Lewis, D., & Johnson, D. (2005). Costs of family care for individuals with disabilities. In R. Stancliffe & K. Lakin (Eds.), Costs and outcomes of community services for people with intellectual disabilities (pp. 63-89). Baltimore: Paul H. Brookes.

Mitra, S., Findley, P., & Sambamoorthi, U. (2009). Health care expenses of living with a disability: Total expenditures, out-of-pocket expenses, and burden. Archives of Physical Medicine and Rehabilitation, 90, 1532-1540.

Parish, S., Seltzer, M., Greenberg, J., & Floyd, F. (2004). Economic implications of caregiving at midlife: Comparing parents with and without children with developmental disabilities. Mental Retardation, 42(6), 413-426.

Stabile, M., & Allin, S. (2012). The economic costs of childhood disability. The Future of Children, 22(1), 66-96.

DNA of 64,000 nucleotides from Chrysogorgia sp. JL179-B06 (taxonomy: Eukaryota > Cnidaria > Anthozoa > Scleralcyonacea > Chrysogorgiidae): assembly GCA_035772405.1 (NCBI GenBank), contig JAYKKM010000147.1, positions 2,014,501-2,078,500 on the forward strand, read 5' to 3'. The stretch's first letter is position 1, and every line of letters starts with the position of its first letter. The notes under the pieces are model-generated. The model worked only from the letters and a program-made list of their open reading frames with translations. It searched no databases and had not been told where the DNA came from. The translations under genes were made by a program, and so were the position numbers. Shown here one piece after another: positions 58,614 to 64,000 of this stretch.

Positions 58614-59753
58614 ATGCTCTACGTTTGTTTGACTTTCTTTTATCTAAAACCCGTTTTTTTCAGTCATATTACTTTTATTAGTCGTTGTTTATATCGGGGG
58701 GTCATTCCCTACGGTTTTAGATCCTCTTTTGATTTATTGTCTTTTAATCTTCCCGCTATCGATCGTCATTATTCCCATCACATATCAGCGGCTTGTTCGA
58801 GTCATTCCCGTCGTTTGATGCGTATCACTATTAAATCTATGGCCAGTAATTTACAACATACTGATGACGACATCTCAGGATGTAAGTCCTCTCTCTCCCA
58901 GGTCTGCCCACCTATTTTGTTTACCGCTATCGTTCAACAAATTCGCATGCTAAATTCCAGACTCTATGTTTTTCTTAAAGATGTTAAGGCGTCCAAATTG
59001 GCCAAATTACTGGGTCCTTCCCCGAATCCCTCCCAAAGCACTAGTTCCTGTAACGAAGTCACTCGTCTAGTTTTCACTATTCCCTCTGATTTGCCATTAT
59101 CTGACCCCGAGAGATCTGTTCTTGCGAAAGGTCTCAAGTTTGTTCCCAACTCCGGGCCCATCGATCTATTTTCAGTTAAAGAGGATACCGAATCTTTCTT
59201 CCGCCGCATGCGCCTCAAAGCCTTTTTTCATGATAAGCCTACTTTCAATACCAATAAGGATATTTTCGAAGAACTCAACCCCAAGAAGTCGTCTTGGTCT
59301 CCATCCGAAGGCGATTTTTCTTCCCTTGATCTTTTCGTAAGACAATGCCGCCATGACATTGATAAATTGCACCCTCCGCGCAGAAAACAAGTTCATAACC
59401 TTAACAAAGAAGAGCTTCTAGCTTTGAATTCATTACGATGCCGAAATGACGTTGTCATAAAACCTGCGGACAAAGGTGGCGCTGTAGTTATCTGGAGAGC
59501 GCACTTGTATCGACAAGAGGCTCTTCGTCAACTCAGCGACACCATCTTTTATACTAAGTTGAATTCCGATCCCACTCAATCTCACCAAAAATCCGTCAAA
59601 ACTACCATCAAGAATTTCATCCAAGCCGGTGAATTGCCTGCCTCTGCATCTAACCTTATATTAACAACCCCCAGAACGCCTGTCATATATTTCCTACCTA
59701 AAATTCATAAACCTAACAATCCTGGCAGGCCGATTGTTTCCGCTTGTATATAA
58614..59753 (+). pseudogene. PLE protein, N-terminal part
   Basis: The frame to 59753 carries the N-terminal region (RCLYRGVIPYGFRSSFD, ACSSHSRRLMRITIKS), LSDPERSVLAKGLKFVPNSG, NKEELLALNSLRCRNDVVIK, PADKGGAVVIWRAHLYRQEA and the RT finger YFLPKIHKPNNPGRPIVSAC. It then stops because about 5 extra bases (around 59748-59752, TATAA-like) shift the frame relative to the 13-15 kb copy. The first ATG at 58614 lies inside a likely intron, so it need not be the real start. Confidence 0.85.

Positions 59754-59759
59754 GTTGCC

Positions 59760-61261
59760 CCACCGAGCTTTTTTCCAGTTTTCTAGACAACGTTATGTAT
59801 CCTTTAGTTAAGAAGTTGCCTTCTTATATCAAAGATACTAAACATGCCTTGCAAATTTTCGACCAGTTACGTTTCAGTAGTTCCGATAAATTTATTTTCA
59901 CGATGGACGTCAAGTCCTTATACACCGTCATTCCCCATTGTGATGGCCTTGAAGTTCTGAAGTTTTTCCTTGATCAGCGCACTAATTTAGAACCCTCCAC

Thompson, L. (2004). Long-term care: Support for family caregivers. Georgetown University, Health Policy Institute.Start Printed Page 15930

Traute, B., & Hiebert-Murphy, D. (2002). Family adjustment to childhood developmental disability. Journal of Pediatric Psychology, 27(3), 271-280.

White-Means, S., & Dong, Z. (2012). Valuing the costs of family caregiving: Time and motion survey estimates. Consumer Interests Annual, 58(1), 1-6.

Proposed Priority:

The Assistant Secretary for Special Education and Rehabilitative Services proposes a priority for an RRTC on Family Support. The RRTC's work is intended to inform the design, implementation, and continuous improvement of Federal and State policies and programs related to assisting families in support, assistance, and nurturing of family members with disabilities. The RRTC would also identify and develop information for individuals with disabilities and their family members to guide their informed choice of community and family-based service and support options that best meet their needs.